Sa peté 1 Introduction

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SA Peté*

1 Introduction

uring the course of the well-known Hart-Fuller debate which took place in the aftermath of World War II, one of the participants in the debate made an interesting appeal. In his analysis of the perversions of the Nazi "legal system", legal philosopher Lon Fuller spoke of the need "to move a little closer within smelling distance of the witches' caldron..."1 This appeal to emotion was not meant to distract from the academic rigour of his argument, but rather to sharpen the understanding of his readers as to the true nature of the social institution he was examining.

The social institution examined in this article is not a legal system but a penal system - ie the penal system of apartheid South Africa. The period examined is the early 1980s - in many ways the height of the apartheid period. The particular focus of this article is on the Barberton Prison Complex which, at the time, was known as the place to which the most dangerous and violent prisoners in the South African penal system were sent to serve their sentences. The importance of Barberton is that, in many respects, it represents the worst of what the South African penal system had to offer at the height of the apartheid era. Through a series of widely publicised, shocking and violent incidents which occurred within the Barberton Prison Complex in the early 1980s, the term "Barberton" came to epitomise brutality, racism, cruelty, and endemic violence - qualities which, to a greater or lesser extent, were to be found within all apartheid prisons. A proper understanding of the nature of the apartheid penal system depends, in part, on an appreciation of what it meant to be confined within what this article terms "Apartheid's Alcatraz".

By choosing to examine the Barberton Prison Complex, the focus of this article is on the treatment of "normal" as opposed to "political" prisoners during the period in question. One reason for this is that South Africa already has a rich prison literature dealing with what it was like to be a political detainee or a political prisoner during the apartheid era.2 Much has been written, for example, on the notorious Robben Island Prison and its inmates.3 By focusing on Barberton, the "voices" of ordinary prisoners – often sidelined and silenced – can be brought to the fore. In order to get "within smelling distance of the witches' caldron" that was Barberton in the first half of the 1980s, this article will examine the prison complex through the lens of public discourse – as reflected in a wide range of South African newspapers at the time. By analysing a large number of reports dealing with events at Barberton during the period in question, in both English and Afrikaans language newspapers, as well as in both politically conservative and politically liberal newspapers, this article attempts to capture both the "smell" and the "feel" of what it was like to be imprisoned in one of apartheid's toughest prison complexes. Furthermore, this article seeks to show that – despite legislative measures restricting the publication of information on conditions inside apartheid prisons – the press was able to provide a steady stream of information to the South African public on the shocking events which occurred at Barberton during the period in question.4 With Barberton so much in the public eye during the early 1980s, no thinking South African could legitimately claim to be unaware of the brutality which existed within the apartheid penal system at this time. Although the widely publicised events at Barberton discussed in this article did not concern political prisoners, this article will show that considerable ideological pressure was brought to bear on the apartheid authorities due to adverse publicity around the Barberton Prison Complex. This may well have widened the cracks which were beginning to show in the edifice of the apartheid system at this time.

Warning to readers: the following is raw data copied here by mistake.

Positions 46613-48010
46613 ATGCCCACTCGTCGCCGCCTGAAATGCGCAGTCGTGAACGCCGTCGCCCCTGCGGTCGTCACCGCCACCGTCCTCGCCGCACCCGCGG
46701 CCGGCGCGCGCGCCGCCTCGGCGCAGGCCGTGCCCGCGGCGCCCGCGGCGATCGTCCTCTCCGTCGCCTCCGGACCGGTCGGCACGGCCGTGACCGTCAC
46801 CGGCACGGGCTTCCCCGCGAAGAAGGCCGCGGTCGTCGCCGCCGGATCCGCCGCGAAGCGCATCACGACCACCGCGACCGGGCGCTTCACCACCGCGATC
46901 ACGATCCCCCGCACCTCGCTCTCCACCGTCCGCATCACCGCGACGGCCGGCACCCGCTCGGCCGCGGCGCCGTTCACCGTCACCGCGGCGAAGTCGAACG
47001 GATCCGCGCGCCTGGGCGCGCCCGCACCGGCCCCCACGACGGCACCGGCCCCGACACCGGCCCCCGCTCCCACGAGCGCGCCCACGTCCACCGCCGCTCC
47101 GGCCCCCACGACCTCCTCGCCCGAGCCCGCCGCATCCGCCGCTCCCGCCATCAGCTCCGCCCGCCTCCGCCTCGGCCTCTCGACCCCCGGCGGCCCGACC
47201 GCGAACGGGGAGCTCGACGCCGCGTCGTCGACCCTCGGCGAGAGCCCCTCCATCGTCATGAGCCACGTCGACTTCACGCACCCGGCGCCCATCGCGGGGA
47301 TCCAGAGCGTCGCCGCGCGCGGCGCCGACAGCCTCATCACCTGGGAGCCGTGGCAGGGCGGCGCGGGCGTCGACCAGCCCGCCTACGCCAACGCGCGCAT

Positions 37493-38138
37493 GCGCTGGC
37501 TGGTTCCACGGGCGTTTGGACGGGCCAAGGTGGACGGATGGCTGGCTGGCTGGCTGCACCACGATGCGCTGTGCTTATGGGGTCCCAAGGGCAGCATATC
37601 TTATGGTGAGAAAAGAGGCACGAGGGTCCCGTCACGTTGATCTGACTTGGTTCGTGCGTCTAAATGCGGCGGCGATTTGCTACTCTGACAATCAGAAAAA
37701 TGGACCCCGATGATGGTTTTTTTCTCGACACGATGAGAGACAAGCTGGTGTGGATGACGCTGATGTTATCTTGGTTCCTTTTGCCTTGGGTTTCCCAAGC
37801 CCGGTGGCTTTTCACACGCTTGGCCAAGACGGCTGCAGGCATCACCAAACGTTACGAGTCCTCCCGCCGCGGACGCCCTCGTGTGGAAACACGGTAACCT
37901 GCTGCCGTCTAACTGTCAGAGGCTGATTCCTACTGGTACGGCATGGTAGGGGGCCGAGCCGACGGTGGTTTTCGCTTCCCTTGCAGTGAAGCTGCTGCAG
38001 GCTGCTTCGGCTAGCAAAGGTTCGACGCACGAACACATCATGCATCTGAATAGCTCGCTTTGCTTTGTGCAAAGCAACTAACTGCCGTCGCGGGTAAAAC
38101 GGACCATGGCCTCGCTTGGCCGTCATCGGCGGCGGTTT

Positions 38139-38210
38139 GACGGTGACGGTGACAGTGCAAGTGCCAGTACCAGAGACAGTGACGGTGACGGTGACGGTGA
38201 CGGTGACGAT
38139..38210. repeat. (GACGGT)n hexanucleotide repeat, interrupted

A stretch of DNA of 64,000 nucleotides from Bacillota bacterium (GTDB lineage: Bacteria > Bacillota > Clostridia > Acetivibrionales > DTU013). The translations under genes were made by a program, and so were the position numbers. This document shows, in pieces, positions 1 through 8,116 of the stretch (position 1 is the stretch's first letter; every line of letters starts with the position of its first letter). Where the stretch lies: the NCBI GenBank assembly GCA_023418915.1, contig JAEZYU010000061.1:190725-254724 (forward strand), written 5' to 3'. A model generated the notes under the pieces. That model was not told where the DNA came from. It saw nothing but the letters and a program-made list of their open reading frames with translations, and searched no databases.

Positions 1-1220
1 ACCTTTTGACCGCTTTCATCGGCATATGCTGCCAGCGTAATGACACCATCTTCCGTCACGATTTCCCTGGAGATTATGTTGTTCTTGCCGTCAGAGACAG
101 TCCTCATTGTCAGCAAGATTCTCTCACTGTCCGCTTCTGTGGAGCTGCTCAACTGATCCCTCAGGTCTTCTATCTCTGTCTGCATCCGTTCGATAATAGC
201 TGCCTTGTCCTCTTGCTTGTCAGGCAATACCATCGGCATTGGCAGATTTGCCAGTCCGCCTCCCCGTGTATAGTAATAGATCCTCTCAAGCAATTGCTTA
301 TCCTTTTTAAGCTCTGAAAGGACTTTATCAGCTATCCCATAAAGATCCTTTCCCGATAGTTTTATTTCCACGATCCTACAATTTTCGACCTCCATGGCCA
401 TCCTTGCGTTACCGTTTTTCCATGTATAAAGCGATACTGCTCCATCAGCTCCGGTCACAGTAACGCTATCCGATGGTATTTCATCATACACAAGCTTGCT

This article is divided into two parts. Part One deals with a day of violence at the Barberton prison farm on 29 December 1982, as well as the ramifications of the violence: the deaths of three prisoners and injuries to others; the criminal trial which followed, which came to be known as the Barberton "heat exhaustion trial"; and also the direct ramifications of that infamous trial. Part Two examines several violent incidents which occurred within the Barberton Prison Complex during the course of 1983 – leading to a further nine inmate deaths. The response of the authorities to the orgy of violence at Barberton is discussed, including the setting up of a committee of enquiry. The findings of this committee are extensively analysed through the lens of public discourse, as reflected in a wide range of newspaper articles published at this time. The wider relevance of the events at Barberton in the early to mid-1980s, as well as the state of public discourse surrounding these events, is then assessed.

Directory: journals -> PER -> 2015
2015 -> Law's poverty jm modiri
2015 -> The universal jurisdiction of south african criminal courts and immunities of foreign state officials
2015 -> Book review international Law and Child Soldiers by Gus Waschefort1 ja robinson2
2015 -> Inclusive basic education in south africa: issues in its conceptualisation and implementation
2015 -> "I am not a number! I am a free man!" The employment equity act, 1998 (and other myths about the pursuit of "equality", "equity" and "dignity" in post-apartheid south africa) part 2 am louw1 summary
2015 -> L du Plessis1 1 Introductory observations
2015 -> The regulation of market manipulation in australia: a historical comparative perspective
2015 -> The development of international law through the unauthorised conduct of international institutions

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